A Houstonian Abroad: Oktoberfest 2013, Y'all (Part 1)
The last time I was in Munich, Germany was 20 years ago. My father and I visited Dachau concentration camp, and in a subsequent fit of bummed out-ness made a high speed burn to the town of Garmisch-Partenkirchen on the Austrian border, where we numbed ourselves to the horrors we witnessed with high altitude Alpine journeys and visits to Neuchswanstein and Hohenshwangau castles. Fun fact: I have my own version of Ludwig's "Venus Grotto" in my garage. It's an old bathtub next to a broken air hockey table.
The Barfiest Place On Earth
A different sort of horror awaited me on my return last week, namely the city's annual Oktoberfest. The festival is billed as the largest "Volksfest" in the world, and has been held every year since 1810, more or less (those pesky World Wars). This particular trip had been booked since last February, so while I had plenty of time to gird my mental loins for the scale of the endeavor, it isn't until you get there that you get a sense of just how massive the spectacle is, and how ill-prepared most foreigners are for it.
The act of traveling to Munich and attending the festival was actually at the behest of a friend, who was turning 40 and suggested going in order to complete one of his "bucket list" items. I was intrigued for two reasons, 1) as I mentioned, I've been to Bavaria before and generally found it a lovely place, and 2) I've never bothered to put together a bucket list. And even if I did, my outlook is so bleak in general I'd probably include stuff like "buy both volumes of The Eagles' Greatest Hits" or "shop at every H-E-B. in Katy."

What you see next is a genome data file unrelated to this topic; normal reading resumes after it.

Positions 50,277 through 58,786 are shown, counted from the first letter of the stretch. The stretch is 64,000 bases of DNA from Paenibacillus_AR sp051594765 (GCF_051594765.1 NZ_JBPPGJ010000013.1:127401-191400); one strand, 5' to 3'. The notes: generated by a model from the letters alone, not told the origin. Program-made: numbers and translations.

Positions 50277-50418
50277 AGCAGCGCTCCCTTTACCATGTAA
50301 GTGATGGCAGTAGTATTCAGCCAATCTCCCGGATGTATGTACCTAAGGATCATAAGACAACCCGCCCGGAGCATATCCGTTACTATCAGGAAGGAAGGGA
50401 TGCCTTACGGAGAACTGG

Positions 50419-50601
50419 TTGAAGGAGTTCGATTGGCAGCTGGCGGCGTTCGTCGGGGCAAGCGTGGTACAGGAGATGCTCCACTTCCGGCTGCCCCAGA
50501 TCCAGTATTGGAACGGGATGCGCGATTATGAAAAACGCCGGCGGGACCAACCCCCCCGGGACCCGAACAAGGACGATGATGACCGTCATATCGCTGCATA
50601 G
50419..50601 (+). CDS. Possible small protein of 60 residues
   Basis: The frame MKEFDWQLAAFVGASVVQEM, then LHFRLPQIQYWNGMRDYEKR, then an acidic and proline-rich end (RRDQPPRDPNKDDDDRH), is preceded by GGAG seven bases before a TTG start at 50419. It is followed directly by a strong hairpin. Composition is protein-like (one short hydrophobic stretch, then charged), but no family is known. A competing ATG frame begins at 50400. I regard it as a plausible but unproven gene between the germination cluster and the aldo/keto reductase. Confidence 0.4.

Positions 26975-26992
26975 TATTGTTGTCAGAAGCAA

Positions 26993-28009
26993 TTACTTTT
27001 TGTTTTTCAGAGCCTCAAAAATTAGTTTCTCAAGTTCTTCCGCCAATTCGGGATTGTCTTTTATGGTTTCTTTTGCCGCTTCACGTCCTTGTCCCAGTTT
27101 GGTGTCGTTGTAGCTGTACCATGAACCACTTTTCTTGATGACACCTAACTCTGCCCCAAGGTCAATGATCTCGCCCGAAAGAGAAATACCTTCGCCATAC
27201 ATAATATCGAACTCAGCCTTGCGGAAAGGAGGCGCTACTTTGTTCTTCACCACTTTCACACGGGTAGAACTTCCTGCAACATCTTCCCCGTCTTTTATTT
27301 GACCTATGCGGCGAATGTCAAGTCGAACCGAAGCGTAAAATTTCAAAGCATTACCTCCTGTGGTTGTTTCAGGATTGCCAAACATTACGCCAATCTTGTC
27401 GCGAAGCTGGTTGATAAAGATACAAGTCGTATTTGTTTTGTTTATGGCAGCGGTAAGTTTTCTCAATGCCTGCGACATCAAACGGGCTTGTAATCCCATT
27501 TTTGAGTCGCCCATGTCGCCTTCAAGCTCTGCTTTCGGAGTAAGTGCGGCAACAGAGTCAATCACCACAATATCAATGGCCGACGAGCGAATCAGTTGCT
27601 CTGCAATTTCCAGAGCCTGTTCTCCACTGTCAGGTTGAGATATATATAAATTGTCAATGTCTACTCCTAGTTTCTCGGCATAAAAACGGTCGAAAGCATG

In any event, air/hotel reservations were secured well in advance. Hotels in the area fill up quickly, and we didn't want to spend half a day on trains (reasons for this will become apparent shortly). We ended up at ArtHotel Munich, a decent place three or four blocks from the Theresienwiese, the four-and-a-half million square foot "field" (it's entirely paved) named for Therese, the wife of Crown Prince Ludwig I, and here endeth the history lessons. We flew Air Canada, linking up out of Montreal, the better to conceal our dirty imperialistic Yankee origins.
Fine, it was cheaper.
A word about air travel. I don't know how often any of you flown overseas in recent years, but it is ... amazingly easier than it was even at the beginning of the (21st) century. On both flights, our (coach) seats had built-in TV screens with a variety of movies and TV shows to choose from. A far cry from my first trips across the Atlantic, where you brought four books and a Walkman and hoped you had enough batteries to make sure you didn't end up talking to the couple who were going to London so they could "see where Princess Di got married."
Look upon my works, Jumanji, and despair.
Flying in Munich also meant no additional pain in the ass commute from Frankfurt, a three-hour journey at best. My friend (we'll call him "Barry") and I checked in and ambled over to the Theresienwiese (or "Wies'n," as the locals refer to it). We weren't trying to find a seat, as we were universally advised that trying to get into a tent on the weekends is kind of like nabbing a Saturday night reservation at Uchi (local reference!). Sure enough, the place was packed, with thousands already jamming the spaces between the various beer tents and many more trying to get in.
One thing to note about Oktoberfest: no seat, no service. Beer isn't served on the grounds at Oktoberfest, only in the beer tents. In retrospect, this is a pretty smart move. There's no charge to enter the festival, after all, so what is currently a fairly controlled boozefest could descend into an orgy of drunken violence rivaling your average ladies' book club.
Still eager to get our beaks wet, we hit the Hacker-Pschorr Brauhaus for some grub. And, of course, some liters.